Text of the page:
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In the 1960s the artist N. Vorobeva made a series of etudes of the Swimming Pool "Moskva", which amazing story we present in this article.
The construction of the swimming-pool instead of the Christ the Savior Cathedral knocked down in the 30s started in 1958 and in 1960 the pool received its first visitors. The new sports structure quickly became a favorite spot for the Muscovites where they could rest and do sports. The swimming pool worked all the year round, even in winter time you could see people swimming there. It used to be the largest swimming pool in the USSR and one of the largest in the world at the time. It implemented a brand new concept of recreation on water with the lanes located only in a small segment and the rest of the area available for free style swimming.
Right after the opening of the pool there were lots of rumors around Moscow of people drowning there rather often. Especially in winter. There was said to exist a sect of «drowners» taking revenge for the construction of the “giant puddle” in place of the church. The authenticity of the gossip is still not confirmed. It is likely to be another urban tale.
Swimming Pool "Moskva" used to have a round shape and was divided into several sectors with changing rooms for men and women. There was also a sports sector with a separate entrance which could not be accessed from public ones. The sports sector had a high-board with different levels for divers, a sauna and a sweating room.
A doctor’s certificate was not necessary to swim in the Swimming Pool "Moskva". The tickets were sold in a ticket office near "Kropotkinskaya" metro station. At the swimming pool you could rent swimming costumes, trunks, flip-flops, caps, flippers, goggles and snorkels. To disinfect water various disinfectants were used. The medical staff of the Swimming Pool "Moskva" strictly monitored the sanitary state of the water and showers.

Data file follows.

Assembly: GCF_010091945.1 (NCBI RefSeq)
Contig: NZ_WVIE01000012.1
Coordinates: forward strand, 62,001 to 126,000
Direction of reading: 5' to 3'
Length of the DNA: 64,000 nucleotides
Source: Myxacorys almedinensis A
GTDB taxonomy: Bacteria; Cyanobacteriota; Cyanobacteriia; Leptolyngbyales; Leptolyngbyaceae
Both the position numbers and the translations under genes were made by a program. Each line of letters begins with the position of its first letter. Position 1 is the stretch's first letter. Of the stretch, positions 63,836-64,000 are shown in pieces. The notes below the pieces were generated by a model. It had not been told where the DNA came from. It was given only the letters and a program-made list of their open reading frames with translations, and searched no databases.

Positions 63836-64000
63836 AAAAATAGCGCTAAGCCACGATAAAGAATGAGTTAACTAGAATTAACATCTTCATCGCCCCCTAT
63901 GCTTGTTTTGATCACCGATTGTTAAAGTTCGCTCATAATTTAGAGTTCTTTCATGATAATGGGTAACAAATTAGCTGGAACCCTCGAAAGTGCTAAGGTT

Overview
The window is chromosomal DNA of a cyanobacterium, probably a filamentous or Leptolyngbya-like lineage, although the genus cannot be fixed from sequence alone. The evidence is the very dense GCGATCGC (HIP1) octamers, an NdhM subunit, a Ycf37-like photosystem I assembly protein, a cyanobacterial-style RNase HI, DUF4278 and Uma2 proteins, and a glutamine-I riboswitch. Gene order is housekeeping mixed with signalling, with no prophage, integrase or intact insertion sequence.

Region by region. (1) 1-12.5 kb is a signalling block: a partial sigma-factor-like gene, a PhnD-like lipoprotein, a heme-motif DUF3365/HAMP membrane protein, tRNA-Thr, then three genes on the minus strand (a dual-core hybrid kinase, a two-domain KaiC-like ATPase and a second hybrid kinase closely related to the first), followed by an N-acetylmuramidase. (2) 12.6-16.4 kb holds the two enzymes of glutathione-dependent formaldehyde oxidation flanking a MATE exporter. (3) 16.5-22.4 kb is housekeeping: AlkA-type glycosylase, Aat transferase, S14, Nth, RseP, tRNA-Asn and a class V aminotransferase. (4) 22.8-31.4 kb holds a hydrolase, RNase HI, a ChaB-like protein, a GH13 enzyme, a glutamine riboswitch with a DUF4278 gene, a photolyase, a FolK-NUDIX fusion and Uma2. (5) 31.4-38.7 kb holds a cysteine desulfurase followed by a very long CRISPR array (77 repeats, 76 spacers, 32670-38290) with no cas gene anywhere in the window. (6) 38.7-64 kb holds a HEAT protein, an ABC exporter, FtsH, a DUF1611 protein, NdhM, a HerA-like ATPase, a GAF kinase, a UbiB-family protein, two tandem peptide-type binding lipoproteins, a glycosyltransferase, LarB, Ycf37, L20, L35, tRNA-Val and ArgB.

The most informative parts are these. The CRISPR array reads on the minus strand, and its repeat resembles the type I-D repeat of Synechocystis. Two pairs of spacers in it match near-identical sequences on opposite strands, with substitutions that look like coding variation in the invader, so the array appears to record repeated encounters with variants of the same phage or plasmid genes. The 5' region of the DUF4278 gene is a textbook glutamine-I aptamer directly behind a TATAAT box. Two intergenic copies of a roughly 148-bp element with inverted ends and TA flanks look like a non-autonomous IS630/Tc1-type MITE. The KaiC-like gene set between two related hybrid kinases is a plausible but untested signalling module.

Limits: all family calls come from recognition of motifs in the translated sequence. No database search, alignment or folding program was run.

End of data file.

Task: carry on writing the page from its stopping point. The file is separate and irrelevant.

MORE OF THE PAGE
The pool was open all the year round, even in winter. The water temperature was maintained artificially… Here is how one of the visitors described his winter experience: «In winter, I remember, it was frightening to watch those «lunatics» from land, paddling in water at minus twenty wrapped up in steam. But not once I did it myself in winter. The water was warm, it was not freezing at all. Though I had to dive frequently since the hair was starting to catch ice».
The Central Swimming Pool "Moskva" had stopped operating four years before it was pulled down. In 1991 the prices on hot and cold water along with electricity rocketed, and the service became unprofitable. For more than 3 years the pool basin remained without water, which led to the deformation of the expansion joints. The pipework system became corroded. Eventually, the Christ the Savior Cathedral was re-erected to replace the Swimming Pool "Moskva".
Search for artworks by Nadezhda Vorobieva from Swimming Po ol "Moskva" series (1960s) in our gallery: